Author: goodnightmere

Episode 3: Slanted

What followed was a series of aggressive emails, threats to be sued for “damages,” lies about a sick sister from Italy, and less than 60 days to move out and find a new place in a city with a 1 % vacancy rate where I have a better chance of finding Tupac Shakur than an affordable home.

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What Happens in Vegas…goes on the internet

“Ladies and gentlemen, there is no more alcohol,” the flight attendant announced. We were only half way to Sin City, but full of booze and tiny pretzels. It had been a long, cold winter-spring-winter, and as the plane touched down I could literally hear a teary eyed Kelly Clarkson sing, “some people wait a lifetime for a moment like thissss.” When my best friend suggested Vegas for her bachelorette, there were no questions – other than, “how can I afford this?” – and I promptly emailed my credit card and passport number to a lady from Flight Centre Bowmanville. The bride-to-be did all the planning, I just sat there refreshing my credit card statement, justifying every expense leading up to the trip with a healthy I-worked-two-Saturdays-in-a-row-therefore-I-deserve-this mentality. I don’t deserve anything. What I needed was a break and two miniature bottles of prosecco, thank you. By the time we checked into our hotel, I was both drunk and hungover from the sheer enormity that is the Las Vegas strip. Everything in Vegas is big. The casinos, …

Slanted

When I moved to the city last year, I realized two very important things: people do cocaine, no one rollerblades. I am a member of the latter category. They call me Blade Girl – nobody calls me that.  On the first of April, my mom and I packed two cars full of giant Rubbermaid containers and made our way to my new home; although, it wasn’t entirely new. I had been devising a plan to get back to Toronto ever since my parents pried my tiny-baby hands from the front steps of 79 Farnham Avenue twenty years ago. I’m not bitter, I just never forgave them for taking me away from my first love to a semi-detached in suburbia. Okay, fine, the burbs were actually a great place to grow up. It’s where I met my best friends, sort of lost my virginity, and peed myself while crying on the stairs because I couldn’t find the bathroom in this strange new place where all the houses looked the same – I was five. My parents …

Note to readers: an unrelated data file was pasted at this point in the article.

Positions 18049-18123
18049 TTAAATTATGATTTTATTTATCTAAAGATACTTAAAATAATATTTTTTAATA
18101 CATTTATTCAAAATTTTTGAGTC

Moving On

It’s two in the morning and my Dad and I are screaming at each other in the light of the bathroom. The other end of the hallway is dark and quiet, but on our side we declared war. My Mom, tired of listening to us, has gone to sleep in the basement – a house divided. We never fight, but judging by the way we are now, you would think we’re professionals. A flood of mascara dyed tears run down my face and sting my eyes. The tears make it hard to see him, but his words make it impossible. This isn’t him. This isn’t the man who ran behind my little two-wheel bike, the only one I trusted to pull out my loose teeth, the hero who caught my puke in his bare hands when I was sick in a fancy hotel room. Ahh, the joys of parenthood. Imagine loving someone so much you would catch their puke in your bare hands? “You would do the same for your kid,” they always tell me. I gag at the thought …

A (Very Short) Love Story

My warm face pressed into the backseat window, it was the only thing that made my mind, spinning with thoughts and several Moscow Mules, go still. I looked at him sitting in the passenger seat where he scrolled through his phone to find my favourite country song. He turned around to look at me and smiled. I smiled back, then turned away, my breath fogging up the cold glass as I sang along. He asked me to be his girlfriend earlier that night and we lived happily ever after. Jks, we broke up six days later. “I don’t want you to hold me back,” I told him, after my friends left and the house was quiet. “I don’t want you to hold me back,” he replied, his blue eyes meeting mine. I didn’t turn away this time, I was getting better at the whole eye contact thing. He explained that relationships aren’t about holding each other back and, although my cognitive skills were impaired, I understood. “We have to tell each other everything and always be honest,” he insisted, …